But with Hibbs, the hits keep on coming, “I also like the Parrot sketch because they keep redoing it,” he says. “And I hope they keep doing it every five years until Eric Idle and Michael Palin die. In fact, it would be perfect if they died performing it.”
Hibbs believes Monty Python still works “because absurdity is in. Cartoon Network’s ‘Adult Swim’ is the leader of off-beat, absurd humor right now,” he says. “If they put Monty Python on there, I’m sure it would be a hit.”
Megan Fahey is a 25-year-old, full-time student at CCU from Wheeling, W.V. When she was a kid, her parents used to let her hang out in their room on Saturday mornings and watch reruns of “Monty Python’s Flying Circus.”
“Monty Python appeals to a something-for-everyone kind of audience, regardless of age or culture,” says Fahey. “Some of the heavy-British jokes might get lost in translation, but physical comedy is the universal language.”
Fahey is a proud owner of all of the Python films. “‘The Holy Grail’ in particular is rather worn from being loaned out,” she says. She has even kept up with the members’ other projects. “Be sure to check out the John Cleese show, ‘Fawlty Towers,’ on Netflix. It’s a gas.” And she uses Monty Python songs as therapy – “I listen to ‘The Galaxy Song’ at least once a month to keep me grounded,” she says.
Andrew Lesh is a 23-year-old administrative assistant/writer from South Bend, Indiana, currently living in Myrtle Beach. When asked about Monty Python, Lesh shouts, “She turned me into a newt!” - in reference to the witch accusation in “The Holy Grail.”
Lesh’s favorite scene is the Black Knight duel. His favorite song is “The Camelot Song.” His favorite walk is the Ministry of Silly Walks. “How can you not laugh at any of those?” he asks.
“I was introduced by a childhood friend to Monty Python when I was nine,” says Lesh. “It’s slapstick humor with a clever line of thought behind each witty retort. It’s something everyone can laugh at no matter age.”
We are no longer the knights who say ni!
Monty Python has always been irreverent, and “Spamalot” continues the irreverence. But the county seat of the Republic of Horry - Conway - is known more for its reverence, than for a thumbing-nose stance. “We look for shows that haven’t been done in the area as often as your typical musical shows,” says Tim McGhee, executive director of community theater outfit Theatre of the Republic. “Our audiences also like to laugh, and you can’t go wrong with ‘Spamalot.’ We’re introducing Monty Python to a new audience, some of who weren’t around during the Monty Python period.”
McGhee tells us the reception for the show so far has been positive. “We’re getting a great response. Tickets sales are going great,” he says. “And why wouldn’t they? This is a funny show.”
But the whole thing didn’t come together without some bumps. “We’re doing all the songs, and there was some large dance numbers, special effects, a lot of props and all the different costumes. When was the last time you saw a 10-foot wooden rabbit in a store?” says McGhee. “But I have the best production team, led by Sandra Adams the choreographer, Alyssa Watts the vocal director and Paula Zink the stage manager. I am proud to say we have pulled it off.”
That includes designing a stage in the classic Monty Python cut-out style. “What’s funny is I thought it would be so easy. I mean how hard is to paint a tree?” McGhee asks. “But if you’re not an artist, it’s harder than it looks. But actually, they turned out great, if I say so myself.”
TOR is a nonprofit community theater with core cast members. But this show called for open auditions and a lot of new faces will be introduced to the TOR audience. “The age range for this cast is between 19 and 50,” says McGhee. “A lot of the younger cast members didn’t know Monty Python, so I asked them to YouTube them to find out what all the hubbub was about – seeing it gave everyone a true sense of that Monty Python vibe.”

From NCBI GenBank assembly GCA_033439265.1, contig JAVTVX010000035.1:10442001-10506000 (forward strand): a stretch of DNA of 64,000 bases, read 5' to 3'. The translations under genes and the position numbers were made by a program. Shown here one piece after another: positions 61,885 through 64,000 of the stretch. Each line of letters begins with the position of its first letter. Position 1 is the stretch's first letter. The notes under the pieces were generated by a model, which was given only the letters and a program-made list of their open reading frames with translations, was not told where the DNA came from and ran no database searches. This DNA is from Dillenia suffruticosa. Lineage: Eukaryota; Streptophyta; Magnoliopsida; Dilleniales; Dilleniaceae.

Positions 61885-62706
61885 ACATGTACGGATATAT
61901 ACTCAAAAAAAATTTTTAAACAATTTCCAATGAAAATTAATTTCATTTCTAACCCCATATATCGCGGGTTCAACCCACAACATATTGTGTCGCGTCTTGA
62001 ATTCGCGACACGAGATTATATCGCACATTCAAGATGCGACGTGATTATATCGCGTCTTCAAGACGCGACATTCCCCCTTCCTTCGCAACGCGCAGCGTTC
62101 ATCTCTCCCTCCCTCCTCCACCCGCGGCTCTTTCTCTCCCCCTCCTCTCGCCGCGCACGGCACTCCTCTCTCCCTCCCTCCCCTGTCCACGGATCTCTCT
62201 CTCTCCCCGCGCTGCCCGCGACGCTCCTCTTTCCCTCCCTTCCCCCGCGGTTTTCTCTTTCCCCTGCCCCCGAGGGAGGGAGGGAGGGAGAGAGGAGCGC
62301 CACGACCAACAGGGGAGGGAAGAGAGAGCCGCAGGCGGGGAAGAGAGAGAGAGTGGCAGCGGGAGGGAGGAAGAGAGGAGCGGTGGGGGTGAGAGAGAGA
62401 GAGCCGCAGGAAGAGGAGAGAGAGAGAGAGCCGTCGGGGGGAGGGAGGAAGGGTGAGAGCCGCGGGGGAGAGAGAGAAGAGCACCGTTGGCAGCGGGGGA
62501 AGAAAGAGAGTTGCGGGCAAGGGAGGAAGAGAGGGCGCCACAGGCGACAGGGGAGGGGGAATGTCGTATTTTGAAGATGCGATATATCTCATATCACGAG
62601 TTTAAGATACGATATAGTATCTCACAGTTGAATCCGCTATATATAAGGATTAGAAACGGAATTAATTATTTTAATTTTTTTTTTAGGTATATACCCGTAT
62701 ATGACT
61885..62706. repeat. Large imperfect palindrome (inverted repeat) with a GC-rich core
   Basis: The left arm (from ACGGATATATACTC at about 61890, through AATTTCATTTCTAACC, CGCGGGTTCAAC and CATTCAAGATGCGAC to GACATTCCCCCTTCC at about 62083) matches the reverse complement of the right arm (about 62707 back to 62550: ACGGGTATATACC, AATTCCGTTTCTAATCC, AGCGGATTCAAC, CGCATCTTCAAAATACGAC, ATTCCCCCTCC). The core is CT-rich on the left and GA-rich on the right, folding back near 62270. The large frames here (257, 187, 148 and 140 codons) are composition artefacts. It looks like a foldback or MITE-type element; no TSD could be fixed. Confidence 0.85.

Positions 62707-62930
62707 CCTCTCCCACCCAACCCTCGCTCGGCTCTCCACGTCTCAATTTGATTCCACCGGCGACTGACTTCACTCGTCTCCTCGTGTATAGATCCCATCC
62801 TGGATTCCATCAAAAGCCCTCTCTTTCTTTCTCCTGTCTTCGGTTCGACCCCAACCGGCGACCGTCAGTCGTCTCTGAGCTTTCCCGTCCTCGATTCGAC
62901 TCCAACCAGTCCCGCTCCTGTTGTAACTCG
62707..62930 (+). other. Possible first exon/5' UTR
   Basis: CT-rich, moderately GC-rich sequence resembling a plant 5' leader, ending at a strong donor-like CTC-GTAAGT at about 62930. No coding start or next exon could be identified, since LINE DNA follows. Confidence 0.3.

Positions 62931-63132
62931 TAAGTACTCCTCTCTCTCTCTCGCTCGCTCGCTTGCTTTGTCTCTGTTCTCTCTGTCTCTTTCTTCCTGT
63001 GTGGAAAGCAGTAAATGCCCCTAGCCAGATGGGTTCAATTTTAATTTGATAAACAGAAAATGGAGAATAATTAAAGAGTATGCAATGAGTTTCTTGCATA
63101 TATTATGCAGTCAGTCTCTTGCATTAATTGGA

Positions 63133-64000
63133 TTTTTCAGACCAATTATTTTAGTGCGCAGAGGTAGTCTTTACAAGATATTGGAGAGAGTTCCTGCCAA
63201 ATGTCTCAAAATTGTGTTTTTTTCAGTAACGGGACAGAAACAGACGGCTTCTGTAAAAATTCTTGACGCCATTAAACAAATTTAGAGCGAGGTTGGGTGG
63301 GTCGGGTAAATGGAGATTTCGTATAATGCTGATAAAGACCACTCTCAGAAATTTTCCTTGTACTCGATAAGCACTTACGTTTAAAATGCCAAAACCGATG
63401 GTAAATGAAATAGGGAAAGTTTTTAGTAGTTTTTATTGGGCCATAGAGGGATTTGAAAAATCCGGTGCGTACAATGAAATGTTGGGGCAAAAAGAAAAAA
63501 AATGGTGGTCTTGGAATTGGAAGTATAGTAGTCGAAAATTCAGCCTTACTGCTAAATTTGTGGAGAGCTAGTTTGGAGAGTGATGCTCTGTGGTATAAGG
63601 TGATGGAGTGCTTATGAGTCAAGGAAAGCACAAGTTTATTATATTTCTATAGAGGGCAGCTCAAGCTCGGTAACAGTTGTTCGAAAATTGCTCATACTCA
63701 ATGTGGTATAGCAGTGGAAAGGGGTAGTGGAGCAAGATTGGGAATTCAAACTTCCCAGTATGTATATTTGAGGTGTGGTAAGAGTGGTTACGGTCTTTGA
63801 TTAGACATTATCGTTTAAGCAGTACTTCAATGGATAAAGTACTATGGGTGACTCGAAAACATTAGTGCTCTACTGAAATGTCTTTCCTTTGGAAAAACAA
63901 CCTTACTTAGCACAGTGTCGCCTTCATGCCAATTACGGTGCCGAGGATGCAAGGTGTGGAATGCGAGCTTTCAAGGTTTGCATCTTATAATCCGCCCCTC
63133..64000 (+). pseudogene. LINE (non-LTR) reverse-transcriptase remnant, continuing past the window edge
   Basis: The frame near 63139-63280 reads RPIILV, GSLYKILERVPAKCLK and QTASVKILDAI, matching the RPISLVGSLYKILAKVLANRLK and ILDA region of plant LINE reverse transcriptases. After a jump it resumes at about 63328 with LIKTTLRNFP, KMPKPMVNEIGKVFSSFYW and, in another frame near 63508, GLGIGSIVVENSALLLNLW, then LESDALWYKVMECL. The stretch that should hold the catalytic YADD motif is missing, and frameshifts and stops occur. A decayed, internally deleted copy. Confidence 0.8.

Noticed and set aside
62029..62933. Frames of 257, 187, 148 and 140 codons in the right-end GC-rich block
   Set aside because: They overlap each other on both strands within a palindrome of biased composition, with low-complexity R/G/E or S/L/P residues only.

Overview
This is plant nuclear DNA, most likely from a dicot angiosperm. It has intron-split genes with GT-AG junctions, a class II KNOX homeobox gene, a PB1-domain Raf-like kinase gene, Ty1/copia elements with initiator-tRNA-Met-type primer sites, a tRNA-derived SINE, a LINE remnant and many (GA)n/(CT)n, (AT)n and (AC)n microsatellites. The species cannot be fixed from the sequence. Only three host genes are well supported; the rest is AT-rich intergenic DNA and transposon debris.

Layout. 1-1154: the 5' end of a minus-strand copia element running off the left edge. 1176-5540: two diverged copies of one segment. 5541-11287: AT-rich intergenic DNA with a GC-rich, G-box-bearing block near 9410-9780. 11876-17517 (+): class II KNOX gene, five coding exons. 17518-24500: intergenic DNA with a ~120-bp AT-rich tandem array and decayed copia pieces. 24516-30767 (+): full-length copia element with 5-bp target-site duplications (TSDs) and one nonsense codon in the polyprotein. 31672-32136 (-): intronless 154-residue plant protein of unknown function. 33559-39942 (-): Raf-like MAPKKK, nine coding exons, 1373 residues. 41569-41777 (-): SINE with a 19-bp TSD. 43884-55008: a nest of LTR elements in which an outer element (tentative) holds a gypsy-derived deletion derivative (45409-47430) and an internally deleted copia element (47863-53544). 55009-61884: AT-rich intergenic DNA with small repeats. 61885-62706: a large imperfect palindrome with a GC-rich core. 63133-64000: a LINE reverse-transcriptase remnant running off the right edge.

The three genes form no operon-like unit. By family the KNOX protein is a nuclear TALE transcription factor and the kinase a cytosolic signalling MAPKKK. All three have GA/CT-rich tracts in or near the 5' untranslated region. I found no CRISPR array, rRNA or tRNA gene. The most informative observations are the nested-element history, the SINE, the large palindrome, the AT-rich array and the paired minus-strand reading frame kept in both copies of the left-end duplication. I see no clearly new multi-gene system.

But McGhee doesn’t think it’s a question of whether Conway can handle irreverent English comedy. “If you love British humor, you’ll love ‘Spamalot.’ If you don’t like British humor, you’ll still love ‘Spamalot’,” he says. “It’s about coming into the Main Street Theater, having a glass of wine, a good-old belly laugh and always looking on the bright side of life. Then, you whistle.”
Python’s influence is all there in black and white
The influence of Python had a scattershot effect on surreal comedy from the mid-‘70s onward. And we’re not talking about a passing phase, here. Elements of the troupe have dribbled down through decades to current trends. The allowance of sketch comedy to take broad steps in absurd directions led the way for shows such as “Saturday Night Live,” “Kids in the Hall,” “MadTV” and on and on.
The stream of consciousness and tie-in taglines changed the way comedy shows were written. “South Park” is a direct descendant of Gilliam’s cut-out style of animation, which appeared randomly throughout episodes of “Flying Circus” and is a Python trademark.
The Python brand of comedy can be directly felt in hundreds of films, exampled by “Shaun of the Dead” and “Hot Fuzz.” You see it in animated series such as “Futurama,” “The Simpsons” and “Family Guy.” Python’s use of absurd irony can be seen in “The Daily Show” and “The Colbert Report.” And these are just a few, it’s all over sitcoms and movies and every overtly British import from “Doctor Who” to “Downton Abbey.”
But the comedy troupe has had such an impact that there is a wealth of other influences outside of entertainment. There’s a prehistoric snake fossil named Montypythonoides riversleighensis. Ben and Jerry has a Vermonty Python flavor. There’s a Monty Python’s Holy Grail Ale from the Black Sheep Brewery. There’s an endangered lemur named after John Cleese – Avahi Cleesei. There are seven asteroids named after Monty Python – 9617 Grahamchapman, 9618 Johncleese, 9619 Terrygilliam, 9620 Ericidle, 9621 Michaelpalin, 9622 Terryjones, and 13681 Monty Python. Hell, even the term "spam," when used as a reference to unsolicited e-mail, comes from the sketch about Spam (the canned meat).
The very fact that Monty Python has been incorporated into our culture as an association to anything bizarre may go against the guys’ initial intent of being unable to be categorized. But there’s no denying that these six blokes may have never scheduled a punch line, but they always delivered one – even after their quest was at an end, and it was up to the audiences to discover Castle Aaahhhgggg on their own.